Work at house in Flushing halted 1

The Department of Buildings issued and then partially rescinded a stop-work order for the house at 33-11 148 St. in Flushing, seen here through a hole in the construction fence after the agency found that its chimney partially collapsed. Flushing resident Paul Graziano says that there are other problems with the site.

The Department of Buildings issued a stop-work order on Dec. 14, which it then partially rescinded on Tuesday, for the construction site at 33-11 148 St. in Flushing.

The stop-work order was issued “after an inspection determined that the building’s chimney had partially collapsed, and that the construction site was missing a required construction fence,” a DOB spokesman told the Chronicle, adding that it was rescinded “so that the contractor can brace the partially collapsed chimney, and then safely remove the chimney. All other construction work is still prohibited under the partial stop work order.”

State Sen. Tony Avella (D-Bayside) had written three letters to the agency’s commissioner, Rick Chandler, about the building in the past three months, notifying it of what some constituents called illegal building: erecting a two-and-a-half-story house in an R2A-zoned area, which does not permit it.

“As you should recall, residents reported that the plans filed with your agency show a ‘1-story’ horizontal and vertical enlargement to an existing ‘1-story’ home,” the letter said. “However, residents believe that this construction is not for a ‘1-story’ home, but in face for a ‘two-and-a-half-story’ home.”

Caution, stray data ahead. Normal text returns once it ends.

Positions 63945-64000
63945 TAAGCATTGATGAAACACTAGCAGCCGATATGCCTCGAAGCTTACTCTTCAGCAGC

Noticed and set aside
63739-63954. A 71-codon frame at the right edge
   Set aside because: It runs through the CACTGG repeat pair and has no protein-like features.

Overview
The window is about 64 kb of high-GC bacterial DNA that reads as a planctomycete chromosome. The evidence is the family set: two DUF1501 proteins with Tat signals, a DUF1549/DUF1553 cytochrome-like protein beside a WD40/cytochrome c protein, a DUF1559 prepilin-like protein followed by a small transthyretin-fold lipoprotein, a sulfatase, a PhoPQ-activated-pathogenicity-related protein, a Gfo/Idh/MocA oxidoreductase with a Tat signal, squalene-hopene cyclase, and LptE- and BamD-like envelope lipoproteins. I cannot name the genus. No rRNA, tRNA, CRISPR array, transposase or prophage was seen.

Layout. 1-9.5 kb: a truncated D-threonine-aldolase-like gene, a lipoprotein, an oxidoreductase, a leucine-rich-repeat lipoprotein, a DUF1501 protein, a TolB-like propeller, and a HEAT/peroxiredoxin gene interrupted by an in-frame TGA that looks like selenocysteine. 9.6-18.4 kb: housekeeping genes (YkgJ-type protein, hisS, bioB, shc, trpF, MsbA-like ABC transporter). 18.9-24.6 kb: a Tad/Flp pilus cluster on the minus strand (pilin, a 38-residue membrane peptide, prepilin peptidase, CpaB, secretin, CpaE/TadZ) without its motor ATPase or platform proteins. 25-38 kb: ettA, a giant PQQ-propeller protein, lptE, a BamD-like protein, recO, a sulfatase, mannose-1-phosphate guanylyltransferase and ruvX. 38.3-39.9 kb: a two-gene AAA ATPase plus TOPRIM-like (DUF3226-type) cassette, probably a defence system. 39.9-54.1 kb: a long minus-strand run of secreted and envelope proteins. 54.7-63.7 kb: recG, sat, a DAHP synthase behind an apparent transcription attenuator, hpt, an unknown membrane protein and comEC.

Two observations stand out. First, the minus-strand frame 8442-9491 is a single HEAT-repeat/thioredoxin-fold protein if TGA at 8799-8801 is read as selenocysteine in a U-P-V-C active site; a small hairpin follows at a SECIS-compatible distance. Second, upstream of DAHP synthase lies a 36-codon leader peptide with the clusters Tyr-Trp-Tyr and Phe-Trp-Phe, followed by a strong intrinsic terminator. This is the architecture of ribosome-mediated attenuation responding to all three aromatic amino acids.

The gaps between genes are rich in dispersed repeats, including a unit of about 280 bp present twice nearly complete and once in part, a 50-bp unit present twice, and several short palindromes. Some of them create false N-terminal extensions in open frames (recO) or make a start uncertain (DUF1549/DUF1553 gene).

Flushing resident Paul Graziano is very concerned about the building, which isn’t far from his home.

“My guess is the chimney partially collapsed because they used a machine to demolish rather than a hand demolition,” he said.

Graziano went on to say that, “without question,” more than 50 percent of the pre-construction building had been destroyed. The permit application was filed under an Alt-1 permit, which requires that at least half of the original building be retained.

A complaint given to the department seven years ago says that the first floor of the house was being used as an illegal hotel and another from 2013 says that there was an illegal conversion at the building’s basement.

A filing record from June shows that two units are proposed for the site, although the building’s owner, Cheung Lam, said that it is inaccurate.

“That’s not true,” he said. “Only one family, one unit.”

“According to the schedule A in the approved plans, this will be a one-unit residential building with two floors,” a DOB spokesperson said.

Avella said that his office will follow up until Chandler responds to the concerns in the letters.

“I guess he feels maybe he’s too important to respond to this type of issue but I’m gonna have my staff call the commissioner’s office today and see what’s going on,” he said.


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